The Bigger Picture: Visual Archives and the Smithsonian
Category: Smithsonian History
In the 1989 Smithsonian Year, Secretary Robert McCormick Adams expressed that he was "determined to make the whole staff of the Smithsonian, and in particular its professional ranks and senior administration, more representative of the multiracial, multiethnic society from which it is drawn."
That same year the Smithsonian African American Association (SAAA) was organized on May 10, 1989 and was officially recognized on February 21, 1990 by memorandum of Secretary Adams.
The SAAA was formed to be:
an assembly of the Institution's employees who have organized to project a united voice, to have an impact upon pan-institutional policies that affect African Americans, and to convey these concerns to the Smithsonian Administration. (SAAA Constitution, 2004)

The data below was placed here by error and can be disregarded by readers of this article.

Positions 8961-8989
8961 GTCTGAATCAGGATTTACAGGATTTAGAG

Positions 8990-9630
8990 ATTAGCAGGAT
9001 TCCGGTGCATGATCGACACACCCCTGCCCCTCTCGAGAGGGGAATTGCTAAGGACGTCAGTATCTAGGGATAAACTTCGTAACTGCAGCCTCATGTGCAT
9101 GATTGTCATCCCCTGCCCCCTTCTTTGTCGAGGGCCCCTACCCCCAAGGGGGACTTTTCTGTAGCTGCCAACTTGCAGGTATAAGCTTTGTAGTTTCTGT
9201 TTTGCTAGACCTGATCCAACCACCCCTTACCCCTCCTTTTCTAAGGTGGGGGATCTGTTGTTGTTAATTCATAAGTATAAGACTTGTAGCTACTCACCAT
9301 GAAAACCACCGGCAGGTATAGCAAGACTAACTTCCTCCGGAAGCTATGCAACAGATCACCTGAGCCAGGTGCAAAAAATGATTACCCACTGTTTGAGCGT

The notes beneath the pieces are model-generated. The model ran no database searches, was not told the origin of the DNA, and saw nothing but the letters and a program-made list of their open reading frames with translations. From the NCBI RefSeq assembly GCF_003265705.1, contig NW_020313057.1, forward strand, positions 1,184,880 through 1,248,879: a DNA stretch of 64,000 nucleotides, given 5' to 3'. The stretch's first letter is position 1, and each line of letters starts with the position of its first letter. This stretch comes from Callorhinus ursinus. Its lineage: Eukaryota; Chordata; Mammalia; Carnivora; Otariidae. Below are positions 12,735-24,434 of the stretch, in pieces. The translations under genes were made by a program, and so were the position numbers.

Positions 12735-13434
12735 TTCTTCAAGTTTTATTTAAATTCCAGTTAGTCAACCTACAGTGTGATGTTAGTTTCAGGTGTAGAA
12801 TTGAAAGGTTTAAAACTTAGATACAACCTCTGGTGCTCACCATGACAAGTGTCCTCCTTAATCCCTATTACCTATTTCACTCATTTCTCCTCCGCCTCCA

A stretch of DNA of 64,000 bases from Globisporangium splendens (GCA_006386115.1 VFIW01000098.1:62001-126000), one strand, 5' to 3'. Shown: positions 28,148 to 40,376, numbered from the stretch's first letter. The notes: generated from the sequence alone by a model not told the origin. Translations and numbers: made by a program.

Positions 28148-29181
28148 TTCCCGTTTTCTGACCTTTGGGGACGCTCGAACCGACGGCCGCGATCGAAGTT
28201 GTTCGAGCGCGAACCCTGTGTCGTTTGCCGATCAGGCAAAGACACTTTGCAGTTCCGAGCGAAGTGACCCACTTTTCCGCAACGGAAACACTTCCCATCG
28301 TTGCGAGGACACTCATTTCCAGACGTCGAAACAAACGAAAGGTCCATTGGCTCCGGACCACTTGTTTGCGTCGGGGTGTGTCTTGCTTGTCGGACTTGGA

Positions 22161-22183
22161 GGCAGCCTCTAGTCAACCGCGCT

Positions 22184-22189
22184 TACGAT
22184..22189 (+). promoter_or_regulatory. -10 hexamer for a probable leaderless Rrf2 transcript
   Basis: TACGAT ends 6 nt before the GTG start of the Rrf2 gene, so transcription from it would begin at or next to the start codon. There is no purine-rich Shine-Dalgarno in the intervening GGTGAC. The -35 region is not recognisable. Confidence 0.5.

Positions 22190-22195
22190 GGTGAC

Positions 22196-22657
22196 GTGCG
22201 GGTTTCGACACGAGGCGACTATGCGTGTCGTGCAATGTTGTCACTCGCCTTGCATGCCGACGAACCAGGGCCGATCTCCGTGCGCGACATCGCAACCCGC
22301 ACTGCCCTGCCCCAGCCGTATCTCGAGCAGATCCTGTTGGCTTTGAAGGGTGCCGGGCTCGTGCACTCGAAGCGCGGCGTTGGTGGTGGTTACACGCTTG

And whose purpose was:
To discover and convey to the Smithsonian administration the concerns and needs of African American employees on all levels; to share information related to Smithsonian Institution issues among SI staff and members of the SAAA; to provide a united voice representing SAAA viewpoints on issues, and to achieve liveable solutions when addressing African American concerns; to establish an African American network within SI, including all the corollary benefits of mentorship; to play an educational role in clarifying SI policies and procedures; to assure that the African American Community, local and national, is informed about resources and activities at the Smithsonian; to advise and assist the Smithsonian Institution in the implementation of its policy of providing equality of opportunity in all its official actions. (SAAA Constitution, 2004)